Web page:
I recently found these articles on the web that I wrote in 1999 (yes, that’s seventeen years ago, and yes, I was writing about what we were doing at EC Wise). I used to write a lot of articles, back in the pre-historic nineties, when articles were published in print magazines and had to be reviewed and vetted by editors, but I digress. One of the articles I’m referring to discussed the migration of forms based workflow systems to the web. The other, Wf-XML and Interoperability discussed Wf_XML, which was being proposed as a standard schema for representing workflows (it has since fallen by the wayside). Given my background in automating purchasing, inventory management, and payroll systems, this was very much an area of interest.
Many of the foundation technologies called out in those articles became the basis for much of the work we have done over the years. In particular, we have done a lot of workflow, though much of it has been more of the industrial style where if various conditions are fulfilled, there need not be any human intervention for the workflow instance to proceed to the next step. Our teams have used jBPM and Activiti to implement these systems. When we started we had to modify the source code to enable the ability to proceed through steps based on conditions, a feature often referred to as asynchronous continuation. Nowadays most of the workflow engines support this.
Over the years Activiti has matured quite nicely. It uses BPMN 2.0 as the notation for representing workflows, which is now as close to a standard as there is. As they say on their web site, “Activiti runs in any Java application, on a server, on a cluster or in the cloud. It integrates perfectly with Spring, it is extremely lightweight and based on simple concepts.” In one system, we packaged and ran Activiti as an OSGi bundle inside a ServiceMix Karaf container, where steps that needed the services of “distributed” legacy systems would invoke those legacy systems through a message queue. It has been extremely reliable.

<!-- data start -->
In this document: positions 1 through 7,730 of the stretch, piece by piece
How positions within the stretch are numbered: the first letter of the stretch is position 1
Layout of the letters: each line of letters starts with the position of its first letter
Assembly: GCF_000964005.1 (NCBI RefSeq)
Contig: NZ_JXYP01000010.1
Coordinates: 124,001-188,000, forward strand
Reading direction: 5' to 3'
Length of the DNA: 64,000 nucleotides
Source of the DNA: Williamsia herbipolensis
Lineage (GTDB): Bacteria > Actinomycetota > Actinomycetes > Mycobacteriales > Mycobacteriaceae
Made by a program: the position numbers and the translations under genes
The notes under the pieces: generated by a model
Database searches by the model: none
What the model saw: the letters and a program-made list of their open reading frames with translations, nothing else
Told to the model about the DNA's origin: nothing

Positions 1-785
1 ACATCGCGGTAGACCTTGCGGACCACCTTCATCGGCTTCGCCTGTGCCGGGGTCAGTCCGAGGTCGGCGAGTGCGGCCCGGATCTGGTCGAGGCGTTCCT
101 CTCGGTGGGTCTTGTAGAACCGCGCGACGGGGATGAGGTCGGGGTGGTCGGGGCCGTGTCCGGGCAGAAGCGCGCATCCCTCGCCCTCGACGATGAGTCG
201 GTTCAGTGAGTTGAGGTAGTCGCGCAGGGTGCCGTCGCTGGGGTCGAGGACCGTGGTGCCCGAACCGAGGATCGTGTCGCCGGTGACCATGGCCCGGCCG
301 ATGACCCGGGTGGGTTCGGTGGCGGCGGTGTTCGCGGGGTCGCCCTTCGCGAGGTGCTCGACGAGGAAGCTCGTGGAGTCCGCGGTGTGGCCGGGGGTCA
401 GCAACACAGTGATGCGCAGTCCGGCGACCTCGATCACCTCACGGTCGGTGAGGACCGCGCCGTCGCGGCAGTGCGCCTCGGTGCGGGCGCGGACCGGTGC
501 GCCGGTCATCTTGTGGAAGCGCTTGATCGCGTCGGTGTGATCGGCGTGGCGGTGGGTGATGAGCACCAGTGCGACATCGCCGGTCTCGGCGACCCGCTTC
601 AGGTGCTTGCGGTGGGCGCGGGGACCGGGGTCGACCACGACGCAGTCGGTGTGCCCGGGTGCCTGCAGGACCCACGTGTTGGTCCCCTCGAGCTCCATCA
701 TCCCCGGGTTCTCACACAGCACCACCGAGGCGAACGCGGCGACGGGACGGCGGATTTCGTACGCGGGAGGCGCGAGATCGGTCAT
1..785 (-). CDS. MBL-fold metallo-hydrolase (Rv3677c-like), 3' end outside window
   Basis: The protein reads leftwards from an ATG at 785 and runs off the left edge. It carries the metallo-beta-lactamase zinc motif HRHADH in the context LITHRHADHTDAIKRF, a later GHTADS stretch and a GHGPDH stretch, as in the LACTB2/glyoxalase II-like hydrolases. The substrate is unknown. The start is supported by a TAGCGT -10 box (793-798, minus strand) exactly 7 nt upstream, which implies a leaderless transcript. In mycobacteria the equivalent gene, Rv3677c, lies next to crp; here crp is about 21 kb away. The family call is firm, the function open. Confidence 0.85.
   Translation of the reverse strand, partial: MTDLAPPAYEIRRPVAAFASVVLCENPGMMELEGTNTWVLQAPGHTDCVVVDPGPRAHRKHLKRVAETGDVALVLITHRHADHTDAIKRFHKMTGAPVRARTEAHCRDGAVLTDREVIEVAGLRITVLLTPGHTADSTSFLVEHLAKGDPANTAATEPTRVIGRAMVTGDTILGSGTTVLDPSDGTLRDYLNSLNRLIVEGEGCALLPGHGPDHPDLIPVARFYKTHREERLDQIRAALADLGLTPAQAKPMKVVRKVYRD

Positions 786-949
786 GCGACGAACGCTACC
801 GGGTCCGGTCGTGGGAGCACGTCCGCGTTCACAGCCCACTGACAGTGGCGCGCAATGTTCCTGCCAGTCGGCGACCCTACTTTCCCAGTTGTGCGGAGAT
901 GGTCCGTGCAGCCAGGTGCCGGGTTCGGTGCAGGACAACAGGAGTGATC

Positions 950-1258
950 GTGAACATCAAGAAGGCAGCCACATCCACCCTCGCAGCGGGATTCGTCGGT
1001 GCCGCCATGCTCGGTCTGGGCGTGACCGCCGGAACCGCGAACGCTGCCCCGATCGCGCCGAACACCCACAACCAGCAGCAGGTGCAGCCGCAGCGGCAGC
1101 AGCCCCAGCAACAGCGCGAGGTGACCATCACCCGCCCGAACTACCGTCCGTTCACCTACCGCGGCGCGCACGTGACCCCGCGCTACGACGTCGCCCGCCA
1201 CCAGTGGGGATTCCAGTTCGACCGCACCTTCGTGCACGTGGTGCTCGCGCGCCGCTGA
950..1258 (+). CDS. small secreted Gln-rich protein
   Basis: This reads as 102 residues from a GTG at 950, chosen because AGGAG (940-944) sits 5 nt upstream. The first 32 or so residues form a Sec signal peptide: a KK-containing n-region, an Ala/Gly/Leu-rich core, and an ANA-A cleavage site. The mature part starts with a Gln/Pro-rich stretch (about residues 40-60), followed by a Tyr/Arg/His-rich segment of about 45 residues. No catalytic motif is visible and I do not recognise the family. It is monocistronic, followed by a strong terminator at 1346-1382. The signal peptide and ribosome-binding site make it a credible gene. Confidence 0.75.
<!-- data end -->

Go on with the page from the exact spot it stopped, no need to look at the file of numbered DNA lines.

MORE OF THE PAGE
Well, I started this post thinking I was going to write about the state of the art in forms, so I think I’ll shift gears and go there. A few years ago we started working on a marketing campaign definition, management and execution system with the rather prosaic name of AMP for Automated Marketing Programs (they probably couldn’t even trademark that!). One of the main objectives for the product was for it to be a multi-tenant system that offered a lot of “portal” capabilities to the users, who would often be the marketing team at some company (or marketing agency). They would use the portal to manage marketing content. Another objective was that these users would be able to create custom response forms which prospects would visit and hopefully fill out when they clicked on a PURL or GURL in a communication the system would send them – via email, SMS, Facebook messenger, LinkedIn, etc.
To facilitate the creation of portals, we decided to build the product pretty much on top of LifeRay. At the time, we did not have a lot of LifeRay expertise on our team, though a couple folks were reasonably familiar with it. The learning curve for much of the team turned out to be a bit steep, and getting the gestalt of building components took some effort. But after all, it is the leading java portal for a reason, and that reason is that the LifeRay company has been very aggressive about pushing the product forward and providing a full portfolio of portal features. So from a portal standpoint, you get a lot of features for free if you develop portlets following their methodology. We have become pretty good at that. Parenthetically, there is now an Activiti plug-in for LifeRay which allows us to apply our Activiti expertise on LifeRay based platforms.
That’s enough for one blog post; in the next one, I’ll discuss how we created the response forms.